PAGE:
skip to primary navigation skip to content

The Language Centre  The Language Centre

The Language Centre

 

CULP: General Language Courses - German

There are many good reasons for learning German. It is very much a living language with a rich heritage, which has evolved over the 2000 years of its eventful history. Today German is spoken by nearly 100 million people worldwide. Not only is it the most widely spoken language in Europe, it is also an official language in seven European states: Germany, Austria, Switzerland, Belgium, Luxemburg, Italy and Liechtenstein. There are thriving German speaking minorities particularly in Central and Eastern Europe. In these areas German still is the lingua franca and you are more likely to make yourself understood if you speak some German rather than English.

Why German?

Your career

Speaking German will significantly improve your chances of finding employment. In several academic subjects the major role of German scholarship makes it essential to have some knowledge of the language, whether in the Arts (e.g. History, Classics, Divinity) or the Sciences (e.g. Medicine, Physics, Chemistry). German is the leading language for Business and Finance in the European Union and a bridge for communicating with the emerging markets of Eastern Europe.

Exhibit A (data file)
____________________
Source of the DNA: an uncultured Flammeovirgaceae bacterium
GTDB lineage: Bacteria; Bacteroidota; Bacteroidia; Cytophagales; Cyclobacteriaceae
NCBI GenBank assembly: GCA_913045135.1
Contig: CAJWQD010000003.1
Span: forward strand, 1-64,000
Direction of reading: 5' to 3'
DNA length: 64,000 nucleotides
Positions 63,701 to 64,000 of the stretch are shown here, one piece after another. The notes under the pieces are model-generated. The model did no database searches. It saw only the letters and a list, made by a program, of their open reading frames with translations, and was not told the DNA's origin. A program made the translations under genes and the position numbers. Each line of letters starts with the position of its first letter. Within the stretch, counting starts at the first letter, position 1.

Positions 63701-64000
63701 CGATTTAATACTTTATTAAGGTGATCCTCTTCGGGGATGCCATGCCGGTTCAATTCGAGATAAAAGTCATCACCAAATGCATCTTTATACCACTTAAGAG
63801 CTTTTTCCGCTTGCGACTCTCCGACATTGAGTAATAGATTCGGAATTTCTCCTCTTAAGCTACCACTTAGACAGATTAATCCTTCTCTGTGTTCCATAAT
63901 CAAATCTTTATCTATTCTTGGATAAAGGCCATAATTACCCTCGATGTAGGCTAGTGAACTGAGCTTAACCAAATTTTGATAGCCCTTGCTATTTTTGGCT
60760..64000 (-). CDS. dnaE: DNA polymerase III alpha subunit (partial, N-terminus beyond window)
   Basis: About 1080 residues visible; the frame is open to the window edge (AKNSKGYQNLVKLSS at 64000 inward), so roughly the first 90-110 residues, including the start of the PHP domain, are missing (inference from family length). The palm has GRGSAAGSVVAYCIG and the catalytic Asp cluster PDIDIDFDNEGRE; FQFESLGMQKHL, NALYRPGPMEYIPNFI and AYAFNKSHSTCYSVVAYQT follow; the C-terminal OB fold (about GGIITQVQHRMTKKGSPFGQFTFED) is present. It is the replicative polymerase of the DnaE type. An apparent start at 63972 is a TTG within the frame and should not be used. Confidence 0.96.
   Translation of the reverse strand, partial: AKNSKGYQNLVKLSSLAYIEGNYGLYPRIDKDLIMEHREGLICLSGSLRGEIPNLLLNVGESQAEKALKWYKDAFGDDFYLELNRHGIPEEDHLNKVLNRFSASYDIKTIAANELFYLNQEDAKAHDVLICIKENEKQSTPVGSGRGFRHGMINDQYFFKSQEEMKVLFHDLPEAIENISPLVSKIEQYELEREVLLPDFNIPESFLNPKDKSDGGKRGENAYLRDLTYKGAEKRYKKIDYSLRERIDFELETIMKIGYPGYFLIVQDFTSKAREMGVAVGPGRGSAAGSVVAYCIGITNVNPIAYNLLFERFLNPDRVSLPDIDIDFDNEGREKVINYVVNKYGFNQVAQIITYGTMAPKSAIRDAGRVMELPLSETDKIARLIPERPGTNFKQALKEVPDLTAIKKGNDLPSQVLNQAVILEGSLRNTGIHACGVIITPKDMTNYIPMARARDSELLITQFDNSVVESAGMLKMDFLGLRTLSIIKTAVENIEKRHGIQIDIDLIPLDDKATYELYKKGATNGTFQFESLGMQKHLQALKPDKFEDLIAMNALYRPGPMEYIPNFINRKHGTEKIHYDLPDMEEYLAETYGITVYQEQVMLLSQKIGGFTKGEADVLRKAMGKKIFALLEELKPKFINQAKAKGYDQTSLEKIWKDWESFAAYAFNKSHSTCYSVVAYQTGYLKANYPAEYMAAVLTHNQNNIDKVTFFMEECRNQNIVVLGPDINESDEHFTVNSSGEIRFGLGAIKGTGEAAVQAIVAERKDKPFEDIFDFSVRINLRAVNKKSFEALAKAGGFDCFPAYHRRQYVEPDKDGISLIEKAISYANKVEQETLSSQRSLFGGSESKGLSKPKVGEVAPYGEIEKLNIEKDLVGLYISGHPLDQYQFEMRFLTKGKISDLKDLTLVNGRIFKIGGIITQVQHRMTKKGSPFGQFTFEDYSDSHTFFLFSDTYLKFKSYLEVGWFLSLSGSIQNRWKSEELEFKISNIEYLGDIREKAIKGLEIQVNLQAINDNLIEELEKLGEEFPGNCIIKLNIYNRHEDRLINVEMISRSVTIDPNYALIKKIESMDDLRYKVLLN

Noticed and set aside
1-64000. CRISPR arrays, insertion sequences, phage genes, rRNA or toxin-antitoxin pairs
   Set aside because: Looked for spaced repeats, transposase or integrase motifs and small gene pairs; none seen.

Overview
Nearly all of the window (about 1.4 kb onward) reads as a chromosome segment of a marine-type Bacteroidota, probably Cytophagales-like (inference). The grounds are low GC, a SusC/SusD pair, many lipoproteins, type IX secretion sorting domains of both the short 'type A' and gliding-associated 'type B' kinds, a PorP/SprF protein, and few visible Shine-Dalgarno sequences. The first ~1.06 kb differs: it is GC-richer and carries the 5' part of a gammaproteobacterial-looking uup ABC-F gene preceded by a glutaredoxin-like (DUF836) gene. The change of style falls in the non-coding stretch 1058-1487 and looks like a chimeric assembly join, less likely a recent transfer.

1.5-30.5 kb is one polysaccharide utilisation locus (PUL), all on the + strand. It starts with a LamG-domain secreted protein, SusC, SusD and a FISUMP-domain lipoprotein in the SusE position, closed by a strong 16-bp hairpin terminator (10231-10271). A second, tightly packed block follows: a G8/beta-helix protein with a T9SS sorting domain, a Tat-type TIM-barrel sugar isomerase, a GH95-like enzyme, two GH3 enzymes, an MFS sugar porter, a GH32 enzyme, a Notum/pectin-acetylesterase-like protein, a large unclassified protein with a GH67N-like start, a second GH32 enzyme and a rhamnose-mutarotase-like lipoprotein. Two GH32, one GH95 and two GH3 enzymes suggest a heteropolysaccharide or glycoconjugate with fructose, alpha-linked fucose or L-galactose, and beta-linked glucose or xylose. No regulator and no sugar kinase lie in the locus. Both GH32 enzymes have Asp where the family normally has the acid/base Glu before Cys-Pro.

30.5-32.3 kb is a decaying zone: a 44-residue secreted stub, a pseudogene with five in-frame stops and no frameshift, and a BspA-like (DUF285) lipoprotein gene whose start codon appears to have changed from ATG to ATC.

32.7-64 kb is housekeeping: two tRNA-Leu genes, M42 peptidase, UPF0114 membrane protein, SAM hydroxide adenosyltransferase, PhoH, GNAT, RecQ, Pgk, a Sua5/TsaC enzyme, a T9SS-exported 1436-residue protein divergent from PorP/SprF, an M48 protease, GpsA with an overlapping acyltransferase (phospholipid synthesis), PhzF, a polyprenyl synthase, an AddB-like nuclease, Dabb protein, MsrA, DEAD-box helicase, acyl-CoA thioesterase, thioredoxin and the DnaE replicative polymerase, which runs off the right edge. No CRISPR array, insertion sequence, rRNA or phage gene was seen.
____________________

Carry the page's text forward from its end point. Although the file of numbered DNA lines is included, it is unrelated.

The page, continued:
German culture

Learning German will give you access to a great wealth of literary, intellectual and cultural tradition. Influential figures from just about every Art and Science abound in the rich German heritage: Think theology and you cannot get around Martin Luther; think philosophy and immediately Kant, Hegel, Marx or Wittgenstein come to mind. For psychology think of Freud, Jung, and Fromm. And of course German literatur can boast some resounding names too, such as Goethe, Schiller, Kafka or Hesse. And finally some of the most sublime music was written by German speaking composers - Bach, Mozart, Beethoven, Schubert and Wagner, to name but a few.

Did you know?

In the Sciences German scholarship is indisputably of the greatest importance: Resounding names such as Einstein, Zeppelin, Röntgen, Diesel, Bosch, Bunsen, Fahrenheit have long outgrown their German roots and become part of a global consciousness. So many important inventions which we have come to rely upon all over the world come from Germany: They include: the printing press (1440), the lightbulb (1854), the telephone (1859), the automobile (1885), x-rays (1895), aspirine (1897), toothpaste (1907), teabags (1929), the television (1930), the cardchip (1969), the airbag (1971), and MP3 (1987) and many more.